At Northern Voice, Rob from Techvibes introduced me to Frank, who (I gather) created ZinePal. Here’s the elevator pitch on ZinePal:
Use zinepal.com to create your own magazines or zines for short. Select content from your favorite blogs, websites or RSS feeds and put it in your zine. zinepal.com creates an online version and a printable PDF. Then you print it and read it in your favorite coffee shop, e-mail it to your friends or just let them subscribe to your online zine feed.
There are bunch of these print-your-blog services out there, but what I liked about ZinePal was the sample Frank handed me. It was a two-page version of the recent posts from Kitsilano.ca (another of the aforementioned Rob’s projects). I snapped a photo:
Kitsilano.ca is a hyper-local blog, covering a particular neighbourhood of Vancouver. It’s easy to imagine that they could produce monthly “best of” editions of their blog using ZinePal, and distribute them to local businesses. They could replace the charming but goofy Coffee News (I recently took a photo of that publication as well). Local businesses could buy a combo advertising package, with their ads appearing both online and in the print edition. Briana from Tenth to Fraser (a blog about New Westminster) should check this out.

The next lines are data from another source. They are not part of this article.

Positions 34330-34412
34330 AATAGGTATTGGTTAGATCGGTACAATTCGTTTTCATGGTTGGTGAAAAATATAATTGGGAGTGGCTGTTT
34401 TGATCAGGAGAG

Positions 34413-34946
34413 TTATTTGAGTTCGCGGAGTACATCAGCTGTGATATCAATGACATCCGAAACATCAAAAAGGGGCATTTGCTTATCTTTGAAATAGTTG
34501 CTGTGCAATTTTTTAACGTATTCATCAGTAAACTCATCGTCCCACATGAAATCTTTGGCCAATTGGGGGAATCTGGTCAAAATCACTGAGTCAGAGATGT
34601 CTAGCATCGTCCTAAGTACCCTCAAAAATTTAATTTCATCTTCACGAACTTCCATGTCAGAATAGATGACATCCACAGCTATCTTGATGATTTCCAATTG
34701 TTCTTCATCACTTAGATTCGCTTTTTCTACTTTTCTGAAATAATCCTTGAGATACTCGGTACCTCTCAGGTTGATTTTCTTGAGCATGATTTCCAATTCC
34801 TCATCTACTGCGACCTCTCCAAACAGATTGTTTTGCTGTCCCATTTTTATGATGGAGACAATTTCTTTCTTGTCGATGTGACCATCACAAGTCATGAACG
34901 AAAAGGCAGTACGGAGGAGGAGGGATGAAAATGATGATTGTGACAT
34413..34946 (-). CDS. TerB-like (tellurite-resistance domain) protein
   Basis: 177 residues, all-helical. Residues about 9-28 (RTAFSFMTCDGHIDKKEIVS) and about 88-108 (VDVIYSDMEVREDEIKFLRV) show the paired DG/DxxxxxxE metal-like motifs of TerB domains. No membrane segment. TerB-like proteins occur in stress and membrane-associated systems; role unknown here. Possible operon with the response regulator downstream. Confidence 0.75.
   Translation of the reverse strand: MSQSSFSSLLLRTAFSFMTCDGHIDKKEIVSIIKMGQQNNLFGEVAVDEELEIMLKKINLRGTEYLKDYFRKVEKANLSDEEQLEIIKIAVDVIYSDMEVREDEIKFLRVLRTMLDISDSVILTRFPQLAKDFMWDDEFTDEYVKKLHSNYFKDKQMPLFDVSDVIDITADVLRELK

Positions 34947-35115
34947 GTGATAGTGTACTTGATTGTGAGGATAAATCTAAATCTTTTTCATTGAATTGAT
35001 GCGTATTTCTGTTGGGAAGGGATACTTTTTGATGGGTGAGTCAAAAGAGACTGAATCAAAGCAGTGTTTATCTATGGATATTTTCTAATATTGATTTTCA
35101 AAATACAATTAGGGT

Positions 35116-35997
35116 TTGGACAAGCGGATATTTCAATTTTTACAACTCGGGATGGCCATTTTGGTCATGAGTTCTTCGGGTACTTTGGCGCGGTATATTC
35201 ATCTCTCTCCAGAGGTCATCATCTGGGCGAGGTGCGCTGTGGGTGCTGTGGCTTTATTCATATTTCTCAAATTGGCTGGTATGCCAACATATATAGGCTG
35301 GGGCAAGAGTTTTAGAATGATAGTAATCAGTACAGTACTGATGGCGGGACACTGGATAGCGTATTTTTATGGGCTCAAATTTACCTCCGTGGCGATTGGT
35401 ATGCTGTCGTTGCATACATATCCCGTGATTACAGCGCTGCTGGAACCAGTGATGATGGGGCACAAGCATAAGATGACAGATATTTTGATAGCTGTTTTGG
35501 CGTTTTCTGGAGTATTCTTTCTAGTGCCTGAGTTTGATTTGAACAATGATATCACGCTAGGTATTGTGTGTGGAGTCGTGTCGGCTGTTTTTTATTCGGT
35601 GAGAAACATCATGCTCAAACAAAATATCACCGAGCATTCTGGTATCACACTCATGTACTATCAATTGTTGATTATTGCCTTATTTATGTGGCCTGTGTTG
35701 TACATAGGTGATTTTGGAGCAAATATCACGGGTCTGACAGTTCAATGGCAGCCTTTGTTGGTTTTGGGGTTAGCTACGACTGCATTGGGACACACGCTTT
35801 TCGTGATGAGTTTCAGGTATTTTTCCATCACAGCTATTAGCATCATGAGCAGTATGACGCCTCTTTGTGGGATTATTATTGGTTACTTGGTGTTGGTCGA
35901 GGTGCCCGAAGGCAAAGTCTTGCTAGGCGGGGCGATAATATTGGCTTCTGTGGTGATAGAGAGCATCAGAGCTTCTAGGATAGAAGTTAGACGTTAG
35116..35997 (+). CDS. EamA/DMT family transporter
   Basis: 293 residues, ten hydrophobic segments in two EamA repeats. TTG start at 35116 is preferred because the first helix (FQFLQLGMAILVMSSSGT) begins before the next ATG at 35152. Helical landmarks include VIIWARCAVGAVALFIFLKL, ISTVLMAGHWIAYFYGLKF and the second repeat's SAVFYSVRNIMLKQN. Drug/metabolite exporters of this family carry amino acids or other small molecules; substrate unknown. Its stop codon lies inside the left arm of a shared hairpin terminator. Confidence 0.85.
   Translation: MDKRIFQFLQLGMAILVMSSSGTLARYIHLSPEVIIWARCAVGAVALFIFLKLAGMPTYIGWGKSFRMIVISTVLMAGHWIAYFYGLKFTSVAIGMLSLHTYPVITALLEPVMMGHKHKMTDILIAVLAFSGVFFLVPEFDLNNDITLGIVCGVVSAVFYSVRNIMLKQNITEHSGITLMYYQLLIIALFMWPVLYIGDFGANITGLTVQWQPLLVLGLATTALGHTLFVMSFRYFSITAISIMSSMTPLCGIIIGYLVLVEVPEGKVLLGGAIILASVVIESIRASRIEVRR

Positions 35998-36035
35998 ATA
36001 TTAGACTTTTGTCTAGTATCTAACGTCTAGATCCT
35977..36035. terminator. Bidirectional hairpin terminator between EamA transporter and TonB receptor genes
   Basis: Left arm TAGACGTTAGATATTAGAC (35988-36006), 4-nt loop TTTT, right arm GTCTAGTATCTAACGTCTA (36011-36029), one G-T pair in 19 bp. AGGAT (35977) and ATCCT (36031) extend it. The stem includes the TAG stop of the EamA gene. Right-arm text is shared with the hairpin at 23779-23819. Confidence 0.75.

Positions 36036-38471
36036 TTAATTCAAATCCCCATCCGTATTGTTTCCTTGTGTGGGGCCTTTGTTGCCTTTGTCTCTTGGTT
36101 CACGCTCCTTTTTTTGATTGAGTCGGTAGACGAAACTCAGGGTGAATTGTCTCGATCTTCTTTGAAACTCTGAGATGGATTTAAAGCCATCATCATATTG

I created a quick ZinePal edition of my own site, picking entries that didn’t have embedded video. ZinePal provides a dedicated page for each, uh, zine, or here’s the direct link to the PDF. I didn’t go to the trouble of uploading a custom header or deploying a few other bells and whistles.
In an age of embedded audio, video and other Flash-powered widgets, ZinePal certainly isn’t for every site with an RSS feed. However, I do like the idea of extending a hyper-local blog’s audience into the offline world.
Thank you for the plug! 🙂
Two things I wanted to mention. First, if the page you are adding to the zine contains videos, flash or other non-printable content; then zinepal will be smart enough to remove it and put in a placeholder instead. If people are reading the print edition, then they will know there is more to see if they come back for the online version.
Regarding the advertising, I’m currently working on functionality that will allow zine creators to add adverts to their zine. I’m testing this out with Rob and kitsilano.ca – once it’s working well it will be available to everyone.
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